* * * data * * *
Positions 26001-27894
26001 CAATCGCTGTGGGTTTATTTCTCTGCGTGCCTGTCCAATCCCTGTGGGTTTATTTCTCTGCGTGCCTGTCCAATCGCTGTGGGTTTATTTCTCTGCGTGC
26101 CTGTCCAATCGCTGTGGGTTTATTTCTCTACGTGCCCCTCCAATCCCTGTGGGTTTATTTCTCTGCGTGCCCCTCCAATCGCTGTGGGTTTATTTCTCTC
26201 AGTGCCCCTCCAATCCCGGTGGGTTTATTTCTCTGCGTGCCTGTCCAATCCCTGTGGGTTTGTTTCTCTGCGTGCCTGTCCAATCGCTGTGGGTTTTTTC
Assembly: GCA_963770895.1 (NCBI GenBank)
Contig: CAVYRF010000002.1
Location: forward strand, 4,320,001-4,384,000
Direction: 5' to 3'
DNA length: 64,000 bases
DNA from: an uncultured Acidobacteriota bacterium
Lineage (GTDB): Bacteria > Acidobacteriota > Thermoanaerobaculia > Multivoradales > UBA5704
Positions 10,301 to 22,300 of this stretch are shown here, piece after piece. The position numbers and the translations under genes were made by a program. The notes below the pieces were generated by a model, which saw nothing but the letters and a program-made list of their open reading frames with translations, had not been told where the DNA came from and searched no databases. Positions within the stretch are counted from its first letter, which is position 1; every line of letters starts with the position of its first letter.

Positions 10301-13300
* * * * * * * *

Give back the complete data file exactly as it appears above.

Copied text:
Positions 26001-27894
26001 CAATCGCTGTGGGTTTATTTCTCTGCGTGCCTGTCCAATCCCTGTGGGTTTATTTCTCTGCGTGCCTGTCCAATCGCTGTGGGTTTATTTCTCTGCGTGC
26101 CTGTCCAATCGCTGTGGGTTTATTTCTCTACGTGCCCCTCCAATCCCTGTGGGTTTATTTCTCTGCGTGCCCCTCCAATCGCTGTGGGTTTATTTCTCTC
26201 AGTGCCCCTCCAATCCCGGTGGGTTTATTTCTCTGCGTGCCTGTCCAATCCCTGTGGGTTTGTTTCTCTGCGTGCCTGTCCAATCGCTGTGGGTTTTTTC
Assembly: GCA_963770895.1 (NCBI GenBank)
Contig: CAVYRF010000002.1
Location: forward strand, 4,320,001-4,384,000
Direction: 5' to 3'
DNA length: 64,000 bases
DNA from: an uncultured Acidobacteriota bacterium
Lineage (GTDB): Bacteria > Acidobacteriota > Thermoanaerobaculia > Multivoradales > UBA5704
Positions 10,301 to 22,300 of this stretch are shown here, piece after piece. The position numbers and the translations under genes were made by a program. The notes below the pieces were generated by a model, which saw nothing but the letters and a program-made list of their open reading frames with translations, had not been told where the DNA came from and searched no databases. Positions within the stretch are counted from its first letter, which is position 1; every line of letters starts with the position of its first letter.

Positions 10301-13300